Tag Archives: books-magazines-newspapers
curate’s egg

curate’s egg

    The phrase curate’s egg means something that has both good and bad characteristics or parts. It is an allusion to True Humility, a cartoon by George du Maurier*, published in Punch, or the London Charivari of 9th November 1895. This cartoon depicts a meek curate who, having been served a stale egg while […]

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hell hath no fury like a woman scorned

hell hath no fury like a woman scorned

    The phrase hell hath no fury like a woman scorned is a misquotation from The mourning bride, a tragedy by the English playwright and poet William Congreve (1670-1729), produced and published in 1697: Vile and ingrate! too late thou shalt repent The base Injustice thou hast done my Love. Yes, thou shalt know, […]

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Teddy boy

Teddy boy

  Grown-up Teddy boys SHOWADDYWADDY, who put fifties rock ’n’ roll and that era’s Teddy Boy look into the seventies pop scene are back on vinyl – and on compact disc too – with a new single, Why, on Tiger Records, and a compilation hits album and cassette, The Best Steps To Heaven. It’s also […]

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to read the riot act

    The phrase to read the riot act, or Riot Act, means to strongly reprimand, especially with a view to putting a stop to unacceptable conduct. The Riot Act was an Act of Parliament passed by the British government in 1714 (and not in 1715 as indicated in the Oxford English Dictionary – 3rd […]

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stirrup cup – one for the road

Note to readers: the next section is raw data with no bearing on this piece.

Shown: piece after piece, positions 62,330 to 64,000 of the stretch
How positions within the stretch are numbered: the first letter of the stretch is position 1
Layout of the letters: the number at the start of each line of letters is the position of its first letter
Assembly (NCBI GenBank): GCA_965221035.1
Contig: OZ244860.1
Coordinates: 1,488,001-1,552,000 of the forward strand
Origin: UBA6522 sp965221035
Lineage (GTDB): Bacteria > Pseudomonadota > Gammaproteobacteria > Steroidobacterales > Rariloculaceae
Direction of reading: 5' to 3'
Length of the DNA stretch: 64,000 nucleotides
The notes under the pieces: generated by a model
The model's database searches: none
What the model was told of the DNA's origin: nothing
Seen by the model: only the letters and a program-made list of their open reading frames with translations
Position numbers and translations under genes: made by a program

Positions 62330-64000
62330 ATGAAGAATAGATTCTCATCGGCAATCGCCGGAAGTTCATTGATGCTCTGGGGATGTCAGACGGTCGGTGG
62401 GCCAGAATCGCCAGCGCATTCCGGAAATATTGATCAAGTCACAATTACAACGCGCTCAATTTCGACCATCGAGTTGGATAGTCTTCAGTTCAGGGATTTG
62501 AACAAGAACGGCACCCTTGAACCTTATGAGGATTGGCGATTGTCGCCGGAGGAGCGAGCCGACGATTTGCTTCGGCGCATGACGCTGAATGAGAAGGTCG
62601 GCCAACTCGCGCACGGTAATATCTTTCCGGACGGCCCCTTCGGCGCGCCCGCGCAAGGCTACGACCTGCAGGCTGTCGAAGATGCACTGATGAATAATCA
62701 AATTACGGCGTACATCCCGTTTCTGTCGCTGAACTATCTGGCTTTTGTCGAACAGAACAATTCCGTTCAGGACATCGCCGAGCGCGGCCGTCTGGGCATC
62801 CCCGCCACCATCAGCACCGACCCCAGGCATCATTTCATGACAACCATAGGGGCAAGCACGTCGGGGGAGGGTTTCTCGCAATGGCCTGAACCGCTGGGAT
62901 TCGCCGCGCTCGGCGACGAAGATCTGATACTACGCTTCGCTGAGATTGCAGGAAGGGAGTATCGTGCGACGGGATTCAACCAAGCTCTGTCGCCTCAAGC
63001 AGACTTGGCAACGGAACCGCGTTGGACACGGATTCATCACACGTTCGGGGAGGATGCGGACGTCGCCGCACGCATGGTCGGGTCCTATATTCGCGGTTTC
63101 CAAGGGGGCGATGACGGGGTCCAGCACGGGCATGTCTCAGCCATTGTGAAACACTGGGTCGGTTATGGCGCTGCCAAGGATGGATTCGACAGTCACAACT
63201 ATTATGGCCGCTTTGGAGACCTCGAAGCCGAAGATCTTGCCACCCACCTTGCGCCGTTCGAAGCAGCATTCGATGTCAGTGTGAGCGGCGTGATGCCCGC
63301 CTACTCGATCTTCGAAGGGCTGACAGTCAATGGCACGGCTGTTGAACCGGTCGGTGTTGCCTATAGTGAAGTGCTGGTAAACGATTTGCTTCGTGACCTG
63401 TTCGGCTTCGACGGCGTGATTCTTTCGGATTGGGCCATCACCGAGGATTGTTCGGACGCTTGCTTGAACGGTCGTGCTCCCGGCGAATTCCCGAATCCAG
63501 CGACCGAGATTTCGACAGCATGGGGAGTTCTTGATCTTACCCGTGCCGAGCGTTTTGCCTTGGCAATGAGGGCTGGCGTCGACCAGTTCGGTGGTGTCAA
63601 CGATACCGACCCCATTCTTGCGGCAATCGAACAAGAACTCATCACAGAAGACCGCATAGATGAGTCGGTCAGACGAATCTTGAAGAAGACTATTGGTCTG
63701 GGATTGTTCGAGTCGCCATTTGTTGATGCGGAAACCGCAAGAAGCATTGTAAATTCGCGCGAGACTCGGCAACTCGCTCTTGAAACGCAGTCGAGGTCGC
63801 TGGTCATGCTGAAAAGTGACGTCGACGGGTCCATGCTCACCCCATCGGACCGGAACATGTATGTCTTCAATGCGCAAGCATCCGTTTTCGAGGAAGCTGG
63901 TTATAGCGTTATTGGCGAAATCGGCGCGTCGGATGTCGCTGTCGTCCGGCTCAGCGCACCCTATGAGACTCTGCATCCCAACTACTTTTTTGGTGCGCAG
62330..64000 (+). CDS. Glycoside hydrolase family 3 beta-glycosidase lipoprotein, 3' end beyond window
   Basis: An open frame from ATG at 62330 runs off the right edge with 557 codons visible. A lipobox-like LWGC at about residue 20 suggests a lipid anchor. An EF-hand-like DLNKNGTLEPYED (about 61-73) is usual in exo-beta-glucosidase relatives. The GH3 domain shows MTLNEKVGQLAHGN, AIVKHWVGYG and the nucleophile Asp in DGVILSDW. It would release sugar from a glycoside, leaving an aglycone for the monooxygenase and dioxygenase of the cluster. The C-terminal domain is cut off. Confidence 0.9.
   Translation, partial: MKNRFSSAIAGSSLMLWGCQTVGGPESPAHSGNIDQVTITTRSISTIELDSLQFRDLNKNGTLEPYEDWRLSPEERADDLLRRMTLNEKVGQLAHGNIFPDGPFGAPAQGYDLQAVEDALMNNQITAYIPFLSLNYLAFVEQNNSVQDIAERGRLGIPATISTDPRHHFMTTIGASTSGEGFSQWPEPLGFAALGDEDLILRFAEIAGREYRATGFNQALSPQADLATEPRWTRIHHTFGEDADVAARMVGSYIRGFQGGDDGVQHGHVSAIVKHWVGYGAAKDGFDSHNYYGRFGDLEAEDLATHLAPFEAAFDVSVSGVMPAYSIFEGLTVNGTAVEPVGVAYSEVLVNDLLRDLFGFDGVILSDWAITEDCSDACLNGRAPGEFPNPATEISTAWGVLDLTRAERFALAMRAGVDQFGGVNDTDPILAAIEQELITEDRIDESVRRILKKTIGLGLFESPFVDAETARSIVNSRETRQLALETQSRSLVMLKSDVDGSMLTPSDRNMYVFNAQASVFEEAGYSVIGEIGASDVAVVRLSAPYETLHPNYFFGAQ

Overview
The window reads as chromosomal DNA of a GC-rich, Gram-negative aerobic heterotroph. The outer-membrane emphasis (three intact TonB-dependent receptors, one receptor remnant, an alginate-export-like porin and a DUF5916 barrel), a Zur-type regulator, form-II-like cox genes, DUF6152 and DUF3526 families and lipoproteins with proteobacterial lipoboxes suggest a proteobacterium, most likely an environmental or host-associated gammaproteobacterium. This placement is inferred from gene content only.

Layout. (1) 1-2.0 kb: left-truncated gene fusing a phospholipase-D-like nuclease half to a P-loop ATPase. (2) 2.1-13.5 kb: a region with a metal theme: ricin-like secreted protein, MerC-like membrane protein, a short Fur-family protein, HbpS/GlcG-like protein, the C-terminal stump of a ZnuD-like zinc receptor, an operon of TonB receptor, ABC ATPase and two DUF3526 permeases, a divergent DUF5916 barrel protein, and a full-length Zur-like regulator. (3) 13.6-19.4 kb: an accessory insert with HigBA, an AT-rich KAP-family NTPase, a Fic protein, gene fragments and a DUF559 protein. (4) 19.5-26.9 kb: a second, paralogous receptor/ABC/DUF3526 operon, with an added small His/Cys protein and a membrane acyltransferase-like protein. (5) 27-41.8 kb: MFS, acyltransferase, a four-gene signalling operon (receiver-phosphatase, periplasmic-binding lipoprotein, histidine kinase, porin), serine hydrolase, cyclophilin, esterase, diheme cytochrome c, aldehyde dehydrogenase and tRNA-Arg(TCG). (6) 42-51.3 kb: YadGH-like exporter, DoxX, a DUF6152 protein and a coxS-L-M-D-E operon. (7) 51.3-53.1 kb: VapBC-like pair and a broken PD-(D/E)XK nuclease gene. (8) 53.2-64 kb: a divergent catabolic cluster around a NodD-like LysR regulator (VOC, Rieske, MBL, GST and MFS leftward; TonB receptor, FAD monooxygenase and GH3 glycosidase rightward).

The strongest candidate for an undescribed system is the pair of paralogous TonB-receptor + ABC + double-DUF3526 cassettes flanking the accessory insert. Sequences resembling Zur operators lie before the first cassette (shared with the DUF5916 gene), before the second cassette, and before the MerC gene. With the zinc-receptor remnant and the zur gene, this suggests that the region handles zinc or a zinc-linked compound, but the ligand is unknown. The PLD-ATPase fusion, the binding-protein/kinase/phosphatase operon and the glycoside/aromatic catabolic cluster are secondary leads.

stirrup cup – one for the road

    Huntsmen still use stirrup cup to designate an alcoholic drink offered to riders either as they are about to depart or when they return. Mr. Barry Puilan, Master of the East Antrim Hounds, hands a stirrup cup to huntsman Jack Taylor during the meet at Trench Hill, Ballyeaston, yesterday. from The Northern Whig and Belfast Post (Ireland) […]

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marrowsky

    The noun marrowsky, which has also been spelt Marouski, Marowsky, morowski and mowrowsky, denotes a variety of slang, or a slip in speaking, characterised by the transposition of the initial letters or syllables of two words. The more usual term is spoonerism. The word is first recorded in the verbal form Marrowskying in the critical […]

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to amputate one’s mahogany

to amputate one’s mahogany

  cut one’s stick, to be off quickly, i.e., be in readiness for a journey, further elaborated into amputate your mahogany from A Dictionary of Modern Slang, Cant, and Vulgar Words (2nd edition – 1860), by the English publisher and author John Camden Hotten (1832-73)     The expression to amputate one’s mahogany is a jocular elaboration on to cut one’s […]

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Joe Bloggs

Joe Bloggs

  Steve Cooper, playing Joe Bloggs in Monopoleyes, a play written by Will Travis, directed by Susan Mcardle and Paul Brannigan, and produced by Stolen Thread Productions Ltd, was interviewed on 25th October 2016: “You play Joe Bloggs – could you tell us a bit about your character and what your thoughts are on it?” […]

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bag of mystery

bag of mystery

Roast Donkey!—Everybody who has eaten roast donkey has pronounced it excellent (says a writer in Macmillan’s Magazine for October). In flavour it is said to resemble turkey, though the colour is considerably darker. The accomplished gourmet is aware what animal it is that contributes most largely to the composition of the best sausages in the […]

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money for old rope

money for old rope

  Money for Old Rope SACKING, RAGS, OLD CAR BATTERIES SCRAP & SALVAGE Our Lorry Will Collect It Cash Waiting Grantham Salvage Co. INNER STREET. Phone 1332 advertisement published in The Grantham Journal (Lincolnshire) on 15th July 1949     The phrase money for old rope has various meanings: a profitable return for little or no trouble; a very […]

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